The Gainesville, Ga., school system is aiming to embrace technology in a big way. At a recent school board session, Gainesville City Schools Director of Technology Keith Palmer and Director of Curriculum and Instruction Jamey Moore presented a plan that would involve issuing personal tablets to all students within five years, according to the Gainesville Times.
Moore stated that the personalization tools offered as part of many mobile applications and educational websites will help to enrich the learning experiences of local students.
"That's a big piece of where technology is going," he said, as quoted by the news source. "Just customizing the learning, personalizing everything that's going on."
Making paperless learning a reality
However, before teachers can upload study materials to the devices for learners to follow along in class, complete problem-solving exercises, conduct research and more, the school system must leap over a very practical hurdle – that of instating wireless Internet in all necessary buildings capable of supporting an entire student body of users.
"I think that maybe our first step is to try to get the wireless saturation that we need systemwide," said Palmer, according to the media outlet. "It might be a good idea to go ahead and get that out of the way, and then start having devices. Cost is always a factor of course, but I will look at what buildings need it the most."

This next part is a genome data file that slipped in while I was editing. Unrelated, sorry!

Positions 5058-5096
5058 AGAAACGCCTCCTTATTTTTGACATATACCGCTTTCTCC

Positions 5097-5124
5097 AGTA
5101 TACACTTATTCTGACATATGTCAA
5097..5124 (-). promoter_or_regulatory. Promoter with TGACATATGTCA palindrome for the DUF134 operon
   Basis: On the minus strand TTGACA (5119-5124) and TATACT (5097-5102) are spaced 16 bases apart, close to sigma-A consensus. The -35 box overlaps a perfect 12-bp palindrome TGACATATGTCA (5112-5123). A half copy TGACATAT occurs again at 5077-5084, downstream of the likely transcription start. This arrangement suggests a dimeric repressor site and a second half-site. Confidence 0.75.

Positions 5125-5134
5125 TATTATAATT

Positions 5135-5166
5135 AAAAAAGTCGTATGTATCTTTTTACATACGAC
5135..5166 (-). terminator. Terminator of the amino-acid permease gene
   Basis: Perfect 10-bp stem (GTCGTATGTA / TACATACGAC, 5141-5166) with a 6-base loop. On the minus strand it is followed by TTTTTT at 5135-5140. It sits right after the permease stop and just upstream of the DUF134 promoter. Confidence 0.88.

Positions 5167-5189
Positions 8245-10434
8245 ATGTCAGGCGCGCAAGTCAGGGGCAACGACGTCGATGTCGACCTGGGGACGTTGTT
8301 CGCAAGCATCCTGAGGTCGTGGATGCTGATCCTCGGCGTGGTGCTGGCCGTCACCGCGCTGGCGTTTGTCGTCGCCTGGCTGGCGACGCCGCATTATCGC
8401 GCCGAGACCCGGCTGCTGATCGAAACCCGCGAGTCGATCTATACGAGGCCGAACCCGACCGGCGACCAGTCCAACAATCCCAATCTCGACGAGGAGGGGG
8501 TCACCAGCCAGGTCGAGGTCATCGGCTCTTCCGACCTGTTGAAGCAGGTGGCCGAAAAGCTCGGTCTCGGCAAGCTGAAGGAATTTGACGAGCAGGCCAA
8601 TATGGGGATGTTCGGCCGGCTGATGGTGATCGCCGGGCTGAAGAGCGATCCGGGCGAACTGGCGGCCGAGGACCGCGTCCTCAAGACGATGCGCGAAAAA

In terms of a timeline, Palmer said a five-year rollout of the initiative would be ideal, but it may take "a little longer based on … cost," the Times reported. The Director of Technology has not yet come up with a cost estimate for the project, but said he was looking into different options to get an idea of the expenses involved.
While cost is still up in the air, one thing's for sure – the modern student requires a technological component to his or her learning that has never previously been included in the typical educational experience, a fact that can be hard for some members of older generations to understand.
"As we see more and more students using devices in their everyday world, we need to work on communicating and getting the parents to understand that that's where (the students) are," said Moore, as quoted by the news source. "That's how they're learning best. That's what they're engaged by, and so (we need to) meet them where they are."
Practical tips for embracing paperlessness in the classroom
In a recent piece for the My Paperless Classroom blog, teacher Sam Patterson offered several steps for educators and administrators eager to go paperless. Specifically, he advocated investing in scanning hardware over printers, upgrading wireless networks to support more devices (a factor Palmer also pointed to), evaluating the school's website and investing in secure document storage solutions that meet all relevant confidentiality requirements.
Patterson also underscored the idea of slowly walking through the process and keeping all relevant parties in the loop, including teachers, parents and even students who might be presumed to be tech-savvy but actually have some gaps in their knowledge. "Change is hard and if you want a school community to change their procedures you have to make a good argument for why, and you have to be prepared to help the community adjust to the new procedures," he wrote. "If the school is going to launch an app, be ready to hold an app class."
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